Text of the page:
We selected a single severely affected cow (No. 26), which we assumed to be homozygous for the causative mutation based on the SNP chip data and performed whole genome re-sequencing using illumina's HiSeq2000 next generation sequencer. Analyzing the data from whole genome re-sequencing, we detected 6 non-synonymous DNA variants within the two coding exons of HMX1 and two structural variants within the downstream highly conserved region by comparison to the bovine reference assembly (UMD3) (Table 1). A visual inspection of the paired-end read data also did not indicate any structural variation involving an annotated exon of flanking genes and the intergenic region up- and downstream of HMX1. By genotyping additional cattle with Sanger sequencing, all variants except one were shown to be not associated with the phenotype (Table 1). Furthermore, the 6 coding polymorphisms are obviously common variants as we identified an mRNA sequence entry containing the variant alleles (XM_003582354.1). Finally, only one of the two structural variants within the downstream conserved regulatory region, a 76 bp duplication (Figure 3), was shown to be perfectly associated with crop ears in Highland cattle (Table 1). For straightforward genotyping of this copy number variation (CNV) we designed a diagnostic PCR to verify the different genotypes by agarose gel electrophoresis (Figure 4, Table S1). As expected, the control animals showed a single band of 336 bp, the homozygous affected cow showed a single band of 412 bp and in heterozygous cattle both PCR products were detected. A total of 40 cases, and 80 controls from Highland cattle, and 144 animals of 23 different cattle breeds with unknown ear status were subsequently genotyped for this CNV (Table 1, Table S2). Only in Highland cattle showing crop ears at least a single copy of the duplication was present. Together with the reported findings in humans, mice and rats [17][19], we believe that the identified bovine HMX1 associated CNV is very likely to be the causal mutation for crop ears. The affected ultra-conserved enhancer is located 148 kb apart of the coding region of HMX1 (Figure 5A). The sequence of the 76 bp duplication is highly conserved (Figure 5B-C). In silico prediction revealed several transcription factor binding sites indicating the potential functional relevance of this region (Figure 5C). The CNV affects the similar conserved element as reported in dumbo rats [19]. Our findings support a functional role of this conserved DNA sequence element in regard to the expression of HMX1 and they confirm the key role of HMX1 during external ear development. Furthermore, this study provides an example of a non-coding but functionally important CNV in cattle [20]. A 6 kb genomic deletion, completely removing the highly conserved regulatory region downstream of the HMX1 gene in rats, leads to the development of enlarged ear pinnae due to a loss-of-function of this enhancer [19]. Therefore, we speculate that the 76 bp duplication of crop ear affected Highland cattle may lead to a misregulation of HMX1 expression and possible gain-of-function during embryonic development of the external ear.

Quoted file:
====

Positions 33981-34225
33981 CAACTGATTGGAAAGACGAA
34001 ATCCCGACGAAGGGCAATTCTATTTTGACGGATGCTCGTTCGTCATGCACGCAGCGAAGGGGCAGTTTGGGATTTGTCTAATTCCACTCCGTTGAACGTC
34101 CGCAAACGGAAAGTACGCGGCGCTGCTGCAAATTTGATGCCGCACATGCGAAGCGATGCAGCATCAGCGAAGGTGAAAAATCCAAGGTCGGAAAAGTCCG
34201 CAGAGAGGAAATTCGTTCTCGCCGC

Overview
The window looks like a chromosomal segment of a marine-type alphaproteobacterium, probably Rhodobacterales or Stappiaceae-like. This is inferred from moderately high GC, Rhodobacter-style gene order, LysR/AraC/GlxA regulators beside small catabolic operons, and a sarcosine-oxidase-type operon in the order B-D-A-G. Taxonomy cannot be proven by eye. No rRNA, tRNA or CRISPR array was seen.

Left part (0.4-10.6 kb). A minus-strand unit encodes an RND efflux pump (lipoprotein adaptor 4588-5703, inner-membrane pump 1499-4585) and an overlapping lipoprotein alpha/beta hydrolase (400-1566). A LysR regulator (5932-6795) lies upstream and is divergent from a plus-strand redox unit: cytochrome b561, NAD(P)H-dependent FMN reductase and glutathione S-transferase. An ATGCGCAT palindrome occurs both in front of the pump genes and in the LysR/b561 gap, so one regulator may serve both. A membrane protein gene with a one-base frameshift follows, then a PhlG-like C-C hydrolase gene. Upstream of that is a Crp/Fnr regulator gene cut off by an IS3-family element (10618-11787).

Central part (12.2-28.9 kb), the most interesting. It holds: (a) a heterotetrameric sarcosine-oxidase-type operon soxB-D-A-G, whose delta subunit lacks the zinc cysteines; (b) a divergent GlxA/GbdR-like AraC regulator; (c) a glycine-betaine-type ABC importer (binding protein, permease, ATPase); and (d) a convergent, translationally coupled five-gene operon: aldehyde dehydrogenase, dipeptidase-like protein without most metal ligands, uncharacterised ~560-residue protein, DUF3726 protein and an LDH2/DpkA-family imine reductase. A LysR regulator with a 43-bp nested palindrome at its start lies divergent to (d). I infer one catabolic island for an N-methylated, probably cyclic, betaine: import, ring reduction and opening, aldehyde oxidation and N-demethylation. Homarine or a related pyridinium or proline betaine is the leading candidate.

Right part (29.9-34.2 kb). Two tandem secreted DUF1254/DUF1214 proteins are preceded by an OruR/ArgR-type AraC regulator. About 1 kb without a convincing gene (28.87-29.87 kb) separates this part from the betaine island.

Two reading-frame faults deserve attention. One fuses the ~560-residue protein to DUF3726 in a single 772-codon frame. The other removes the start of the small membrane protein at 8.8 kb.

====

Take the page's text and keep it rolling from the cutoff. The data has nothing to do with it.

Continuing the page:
Figure 3. Mutation detection by whole genome re-sequencing.

(A) Screenshot of the short read mapping against the reference sequence, note the red labeled reads indicating the genomic duplication. (B) Sanger sequencing confirmed the presence of the duplication; black box: 76 bp element in the reference sequence; red box: additional 76 bp duplication, note the enlarged region showing the heterozygous sequence using reverse PCR primer for sequencing.